These cherry juice for gout guidelines explain how cherries in your diet can help you cope with gout.
Cherry Juice For Gout Introduction
Cherries have been recognized as beneficial to gout sufferers for many years, but not without controversy.
Whilst some gout sufferers rely on them, others claim no benefit. Some of this might be due to an unscientific approach, but even the science is unclear. Some studies claim a reduction in uric acid from cherry juice, others claim that cherries only have anti-inflammatory properties.
Until more conclusive scientific evidence is available that relies on data from confirmed gout patients, we are left wondering. Fortunately, cherry juice is widely available, so you can easily try it yourself. If you do, please be sure to share your experience in the gout forum.
I have reviewed several investigations into cherries and cherry juice for gout.
Gout And Cherries History
Though it is generally regarded that Blau started the interest in gout and cherries, I have seen one earlier reference and it implies a much earlier acceptance that cherries are good for gout. Prior to the widespread availability of commercially produced fruit juices, many gout investigators showed interest in different fruits and their effects on gout.
In 1921, Richard Llewellyn Jones Llewellyn wrote in his book, Gout:
Peaches and nectarines, on the other hand, are eminently suitable for the ” gouty,” also apples, pears, oranges, grapes, cherries, etc. […]
Weiss noted that the addition to an ordinary diet of 1 lb, of strawberries, 1 lb. cherries, or 2 lb. of grapes, diminishes the amount of uric acid excreted by almost 50 per cent.
30 years later, Blau published Cherry diet control for gout and arthritis (Texas Reports on Biology and Medicine 1950 Vol. 8 pp. 309-311):
In 12 patients with gout and arthritis the uric acid content of the blood was reduced to normal by the daily consumption of about 1/2 lb. fresh or canned cherries.
The active principle in cherries has not been identified.
Duskis reviews Blau and others in Groceries: How to Use Them for Any Good Reason!: A Compilation with lists of other foods reputed to help gout.
But controversy surrounds the ability of cherries, and other fruits, to lower uric acid.
In 2009, whilst researching the impact of strawberries on human health, Tulipani notes the highly individual effects of strawberries on uric acid, and questions other claims that cherries may reduce uric acid.
Cherries, Cherry Juice & Gout Studies
I am in the process of compiling summaries of the following gout studies about cherries and cherry juice:
- Antioxidant and anti inflammatory activities of anthocyanins and their aglycon, cyanidin, from tart cherries. Journal of natural products 1999 May;62(5):802.
- Cyclooxygenase inhibitory and antioxidant cyanidin glycosides in cherries and berries. Phytomedicine. 2001 Sep;8(5):362-9.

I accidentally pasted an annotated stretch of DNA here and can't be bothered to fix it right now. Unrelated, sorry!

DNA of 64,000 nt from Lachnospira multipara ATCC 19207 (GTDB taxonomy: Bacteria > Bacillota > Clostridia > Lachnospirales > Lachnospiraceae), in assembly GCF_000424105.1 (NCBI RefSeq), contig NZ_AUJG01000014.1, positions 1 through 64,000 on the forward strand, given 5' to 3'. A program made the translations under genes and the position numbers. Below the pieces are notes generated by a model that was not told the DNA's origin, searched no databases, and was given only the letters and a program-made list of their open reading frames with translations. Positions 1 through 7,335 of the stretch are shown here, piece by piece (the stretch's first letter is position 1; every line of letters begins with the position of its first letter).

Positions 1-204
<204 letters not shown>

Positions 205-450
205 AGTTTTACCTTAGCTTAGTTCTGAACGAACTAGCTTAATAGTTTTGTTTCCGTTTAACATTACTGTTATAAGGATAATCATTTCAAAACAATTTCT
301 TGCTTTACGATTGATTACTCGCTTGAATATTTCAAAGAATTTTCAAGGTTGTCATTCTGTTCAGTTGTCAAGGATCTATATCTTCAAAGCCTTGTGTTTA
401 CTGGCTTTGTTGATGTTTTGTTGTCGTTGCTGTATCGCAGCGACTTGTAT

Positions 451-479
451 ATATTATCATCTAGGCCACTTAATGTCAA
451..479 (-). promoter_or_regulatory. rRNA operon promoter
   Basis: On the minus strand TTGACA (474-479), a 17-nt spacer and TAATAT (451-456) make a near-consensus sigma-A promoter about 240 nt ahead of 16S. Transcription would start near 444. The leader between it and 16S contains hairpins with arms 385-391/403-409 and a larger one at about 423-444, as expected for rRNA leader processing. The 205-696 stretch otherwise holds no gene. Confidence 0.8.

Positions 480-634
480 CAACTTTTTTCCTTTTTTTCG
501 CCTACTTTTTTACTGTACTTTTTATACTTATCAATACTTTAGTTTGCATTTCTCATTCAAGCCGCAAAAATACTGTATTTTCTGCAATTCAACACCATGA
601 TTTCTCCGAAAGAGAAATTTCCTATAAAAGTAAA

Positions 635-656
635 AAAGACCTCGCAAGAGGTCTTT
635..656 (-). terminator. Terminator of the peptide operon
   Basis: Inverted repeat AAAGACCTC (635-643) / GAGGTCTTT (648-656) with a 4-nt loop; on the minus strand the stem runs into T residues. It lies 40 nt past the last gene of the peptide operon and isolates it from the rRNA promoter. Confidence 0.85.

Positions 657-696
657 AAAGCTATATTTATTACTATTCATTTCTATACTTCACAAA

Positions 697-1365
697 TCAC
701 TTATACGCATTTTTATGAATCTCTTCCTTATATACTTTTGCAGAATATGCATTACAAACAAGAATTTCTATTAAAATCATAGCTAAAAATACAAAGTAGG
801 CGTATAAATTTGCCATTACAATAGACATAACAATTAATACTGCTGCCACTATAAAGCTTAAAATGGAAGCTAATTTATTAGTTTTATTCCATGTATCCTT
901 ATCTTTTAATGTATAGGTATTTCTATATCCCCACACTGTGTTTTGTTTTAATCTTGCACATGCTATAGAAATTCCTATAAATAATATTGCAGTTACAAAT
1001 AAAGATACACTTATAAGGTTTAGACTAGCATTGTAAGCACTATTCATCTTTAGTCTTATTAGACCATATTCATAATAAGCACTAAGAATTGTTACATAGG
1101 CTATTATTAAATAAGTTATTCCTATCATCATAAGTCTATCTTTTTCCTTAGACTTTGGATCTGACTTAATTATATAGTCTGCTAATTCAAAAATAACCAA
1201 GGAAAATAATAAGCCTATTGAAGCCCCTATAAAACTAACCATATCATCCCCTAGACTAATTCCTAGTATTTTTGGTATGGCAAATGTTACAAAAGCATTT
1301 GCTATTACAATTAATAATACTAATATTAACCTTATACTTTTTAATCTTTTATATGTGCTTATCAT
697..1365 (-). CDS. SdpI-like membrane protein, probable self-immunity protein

- Jun 2003 Consumption of Cherries Lowers Plasma Urate in Healthy Women
- 2006 Consumption of Bing Sweet Cherries Lowers Circulating Concentrations of Inflammation Markers in Healthy Men and Women
- Feb 2012 Pilot Studies of Cherry Juice Concentrate for Gout Flare Prophylaxis
- Sep 2012 Cherry consumption and the risk of recurrent gout attacks.
Please subscribe to my free gout information update service, so I can let you know when I publish the cherry juice and gout studies.
Cherry Juice Gout Treatment
When deciding if you want to use cherry juice as part of your gout treatment, it is worth noting that you can use any of the different types of cherry juice including:
- Fresh Cherries
- Tinned or bottled cherries
- Cherry juice
- Cherry concentrate
- Cherry extract
Whilst there is doubt over the true effects of cherry juice for gout, you must be careful how you use cherries in your treatment plan.
It is now the best medical practice to lower uric acid for any gout patient who has:
- Two or more attacks in one year
- Chronic Kidney Disease
- History of kidney stones
You might try a daily cherry juice gout treatment to lower uric acid. There is insufficient evidence to recommend how much you should take, or how long it takes to reduce uric acid, if at all. If uric acid is not lowered to 5 mg/dL after 3 months, you should discuss other options with your doctor.
There is stronger evidence that cherry juice relieves or helps avoid painful inflammation. Therefore, a cherry juice gout treatment might be beneficial during the first few months of uric acid lowering therapy.
It is irresponsible to use a cherry juice gout treatment without checking uric acid at least once per month. Once you are sure that uric acid has stabilized at 5 mg/dL (0.30mmol/L) then you can test less frequently, but never less than once per year.
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